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article imageSouthern Baptist official punished in racial Trayvon Martin rant

By Yukio Strachan     Jun 2, 2012 in World
A top Southern Baptist official, whose racially charged comments over the Trayvon Martin killing provoked calls for his resignation, will lose his weekly call-in radio show, Southern Baptist leaders said Friday.
According to Baptist Press news, the trustee executive committee of the Southern Baptist Convention's (SBC) Ethics and Religious Liberty Commission (ERLC) rebuked Richard Land for explosive comments he made during a March 31 broadcast.
Land, president of the ERLC since 1988, on his radio show "Richard Land Live!" defended George Zimmerman, who fatally shot the unarmed teenager Trayvon Martin in February while accusing President Barack Obama and black civil rights leaders such as Al Sharpton and Jesse Jackson of shamefully exploiting Martin's murder as a political tool to boost the president’s re-election chances.
“This is being done to try to gin up the black vote for an African-American president who is in deep, deep, deep trouble for re-election and who knows that he cannot win re-election without getting the 95 percent of blacks who voted for him in 2008 to come back out and show they are going to vote for him again,” said Land, Religion News Service reported.
“Rather than holding rallies on these issues," Land noted, "the civil rights leadership focuses on racially polarizing cases to generate media attention and to mobilize black voter turnout."
Land said they should not have been so quick to rush to judgment since a black man is “statistically more likely to do you harm than a white man.”
Land also stated: "Instead of letting the legal process take its independent course, race mongers are anointing themselves judge, jury and executioners. The rule of law is being assaulted by racial demagogues, and it's disgusting, and it should stop."
Obama himself weighed in on the case, saying that "If I had a son, he'd look like Trayvon.”
Land pounced: “The president’s aides claimed he was showing compassion for the victim’s family. In reality he poured gasoline on the racialist fires.”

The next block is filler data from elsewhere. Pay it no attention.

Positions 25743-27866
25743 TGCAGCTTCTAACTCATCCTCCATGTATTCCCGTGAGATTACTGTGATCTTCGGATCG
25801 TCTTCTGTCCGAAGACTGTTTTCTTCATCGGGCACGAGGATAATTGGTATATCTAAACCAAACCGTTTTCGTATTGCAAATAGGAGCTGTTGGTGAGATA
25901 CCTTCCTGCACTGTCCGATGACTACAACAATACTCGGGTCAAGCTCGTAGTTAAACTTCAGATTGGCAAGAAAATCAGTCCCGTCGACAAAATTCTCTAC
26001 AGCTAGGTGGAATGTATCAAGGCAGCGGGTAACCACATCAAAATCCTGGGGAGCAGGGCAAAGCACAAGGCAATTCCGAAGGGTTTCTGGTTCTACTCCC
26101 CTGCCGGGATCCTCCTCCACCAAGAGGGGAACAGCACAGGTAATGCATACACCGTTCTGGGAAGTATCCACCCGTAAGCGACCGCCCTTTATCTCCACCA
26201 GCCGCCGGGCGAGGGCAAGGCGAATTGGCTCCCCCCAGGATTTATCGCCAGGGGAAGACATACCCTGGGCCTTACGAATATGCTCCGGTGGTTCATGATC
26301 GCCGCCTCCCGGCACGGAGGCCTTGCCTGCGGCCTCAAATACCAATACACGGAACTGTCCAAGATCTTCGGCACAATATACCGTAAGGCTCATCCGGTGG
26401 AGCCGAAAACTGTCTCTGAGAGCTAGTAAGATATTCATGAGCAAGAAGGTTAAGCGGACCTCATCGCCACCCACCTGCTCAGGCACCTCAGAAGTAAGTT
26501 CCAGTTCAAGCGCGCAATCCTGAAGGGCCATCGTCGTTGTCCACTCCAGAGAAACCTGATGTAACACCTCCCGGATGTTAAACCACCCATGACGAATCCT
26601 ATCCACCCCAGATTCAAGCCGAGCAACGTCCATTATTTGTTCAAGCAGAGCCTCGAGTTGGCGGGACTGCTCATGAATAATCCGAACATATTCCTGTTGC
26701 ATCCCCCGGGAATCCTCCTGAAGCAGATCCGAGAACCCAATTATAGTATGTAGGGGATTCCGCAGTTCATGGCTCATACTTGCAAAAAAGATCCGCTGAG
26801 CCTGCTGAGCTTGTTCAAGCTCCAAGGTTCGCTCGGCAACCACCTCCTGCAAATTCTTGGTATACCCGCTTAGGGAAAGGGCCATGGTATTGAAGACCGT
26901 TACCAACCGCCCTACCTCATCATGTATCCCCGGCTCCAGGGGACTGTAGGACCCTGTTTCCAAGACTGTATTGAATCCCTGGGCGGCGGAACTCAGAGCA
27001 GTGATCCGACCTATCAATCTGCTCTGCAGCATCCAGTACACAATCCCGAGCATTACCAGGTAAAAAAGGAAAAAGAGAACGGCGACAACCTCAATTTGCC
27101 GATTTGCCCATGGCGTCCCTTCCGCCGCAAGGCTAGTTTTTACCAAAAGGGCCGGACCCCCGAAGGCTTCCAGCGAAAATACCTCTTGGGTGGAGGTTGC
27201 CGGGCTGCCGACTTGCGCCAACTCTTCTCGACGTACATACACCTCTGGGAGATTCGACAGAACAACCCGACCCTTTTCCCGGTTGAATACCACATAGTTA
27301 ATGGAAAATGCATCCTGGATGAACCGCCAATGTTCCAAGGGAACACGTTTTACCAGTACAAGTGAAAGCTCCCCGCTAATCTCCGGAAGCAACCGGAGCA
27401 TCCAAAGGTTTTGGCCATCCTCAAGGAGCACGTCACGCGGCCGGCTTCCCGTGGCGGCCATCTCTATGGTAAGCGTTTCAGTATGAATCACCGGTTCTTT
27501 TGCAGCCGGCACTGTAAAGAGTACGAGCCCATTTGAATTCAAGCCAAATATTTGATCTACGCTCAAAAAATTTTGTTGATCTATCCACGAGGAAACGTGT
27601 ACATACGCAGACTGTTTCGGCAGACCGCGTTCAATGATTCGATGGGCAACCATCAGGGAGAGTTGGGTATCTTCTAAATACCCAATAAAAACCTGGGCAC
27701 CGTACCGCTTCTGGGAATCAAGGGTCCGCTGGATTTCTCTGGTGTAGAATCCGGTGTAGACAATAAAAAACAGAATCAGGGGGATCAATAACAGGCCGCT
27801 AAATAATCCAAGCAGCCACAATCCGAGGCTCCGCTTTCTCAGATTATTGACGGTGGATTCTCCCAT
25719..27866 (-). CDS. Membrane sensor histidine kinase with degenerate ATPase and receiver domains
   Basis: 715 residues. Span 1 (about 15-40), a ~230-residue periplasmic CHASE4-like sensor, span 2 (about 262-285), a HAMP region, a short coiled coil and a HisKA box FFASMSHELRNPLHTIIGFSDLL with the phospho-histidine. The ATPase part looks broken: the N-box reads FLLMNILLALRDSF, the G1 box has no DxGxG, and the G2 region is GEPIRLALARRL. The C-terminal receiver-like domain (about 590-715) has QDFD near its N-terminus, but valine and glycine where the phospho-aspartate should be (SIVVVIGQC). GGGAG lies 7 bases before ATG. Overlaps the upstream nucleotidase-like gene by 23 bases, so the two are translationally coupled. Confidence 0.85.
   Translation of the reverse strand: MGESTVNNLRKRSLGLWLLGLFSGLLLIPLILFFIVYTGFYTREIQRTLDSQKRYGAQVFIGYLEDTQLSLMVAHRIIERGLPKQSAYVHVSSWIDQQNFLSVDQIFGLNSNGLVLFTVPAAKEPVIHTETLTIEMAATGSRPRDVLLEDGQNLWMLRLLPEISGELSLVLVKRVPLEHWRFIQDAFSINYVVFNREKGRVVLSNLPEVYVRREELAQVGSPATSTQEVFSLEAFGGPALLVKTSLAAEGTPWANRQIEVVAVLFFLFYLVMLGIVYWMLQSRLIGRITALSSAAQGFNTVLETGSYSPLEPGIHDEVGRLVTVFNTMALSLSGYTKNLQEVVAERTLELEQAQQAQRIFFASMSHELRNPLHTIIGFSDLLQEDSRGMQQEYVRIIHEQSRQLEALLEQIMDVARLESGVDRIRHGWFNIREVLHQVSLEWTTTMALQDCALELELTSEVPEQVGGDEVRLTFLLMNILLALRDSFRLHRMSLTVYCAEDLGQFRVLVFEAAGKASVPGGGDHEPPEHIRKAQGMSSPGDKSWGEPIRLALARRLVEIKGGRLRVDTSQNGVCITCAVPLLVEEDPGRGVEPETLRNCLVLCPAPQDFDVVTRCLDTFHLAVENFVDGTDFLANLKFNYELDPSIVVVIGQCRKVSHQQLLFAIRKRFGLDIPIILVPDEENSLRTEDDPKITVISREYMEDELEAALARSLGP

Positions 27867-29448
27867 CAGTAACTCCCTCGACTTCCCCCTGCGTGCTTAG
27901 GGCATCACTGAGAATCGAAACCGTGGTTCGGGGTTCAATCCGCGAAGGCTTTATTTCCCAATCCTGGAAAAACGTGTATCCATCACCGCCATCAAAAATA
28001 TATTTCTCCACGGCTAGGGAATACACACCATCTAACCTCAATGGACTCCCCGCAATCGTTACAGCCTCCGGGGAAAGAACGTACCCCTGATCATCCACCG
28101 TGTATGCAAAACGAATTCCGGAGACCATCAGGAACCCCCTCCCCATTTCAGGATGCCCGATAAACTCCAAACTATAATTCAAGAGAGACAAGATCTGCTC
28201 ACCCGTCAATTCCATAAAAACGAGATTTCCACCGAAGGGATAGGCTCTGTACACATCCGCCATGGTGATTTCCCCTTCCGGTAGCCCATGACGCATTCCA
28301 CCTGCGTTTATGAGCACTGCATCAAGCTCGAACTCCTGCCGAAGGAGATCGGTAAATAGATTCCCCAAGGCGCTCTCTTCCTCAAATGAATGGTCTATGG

Surely, gasoline was poured on racialist fires, but critics said the source was the speaker, himself.
Maxie Miller, a church-planting expert in the Florida Baptist Convention, told The Tennessean he was “incredulous” after hearing about the comments.
“I think the [SBC] is doing a great job with diversity … but Land’s comments definitely will make my work harder—encouraging African Americans to be a part of Southern Baptist Convention life,” he told The Tennessean.
Land’s remarks, first reported Monday (April 2) by the Associated Baptist Press, quickly spread to other venues including the Huffington Post, Digital Journal and other media.
As a result, the Ethics & Religious Liberty Commission trustee executive committee, where Land served as president, found themselves having to perform the tough job of investigating their own leader.
Based on their findings, the team reprimanded "Dr. Land for his hurtful, irresponsible, insensitive, and racially charged words on March 31, 2012 regarding the Trayvon Martin tragedy," a press release published on the denomination's official media outlet, Baptist Press said.
As for the radio program, trustees stated "we have carefully considered the content and purpose of the Richard Land Live! broadcast. We find that they are not congruent with the mission of the ERLC. We also find that the controversy that erupted as a result of the March 31 broadcast, and related matters, requires the termination of that program."
For his part, in a statement issued to Baptist Press, Land said the review “was conducted in a Christian manner by Christian gentlemen” and he said he looked forward to continuing with his work as ERLC head.
Founded in support of slavery before the Civil War, RNS news reports, the Southern Baptist Convention has 16 million members and is the nation’s largest Protestant denomination. But its growth has stalled in recent years and church leaders are trying to broaden the SBC’s appeal beyond its predominantly white, Southern base.
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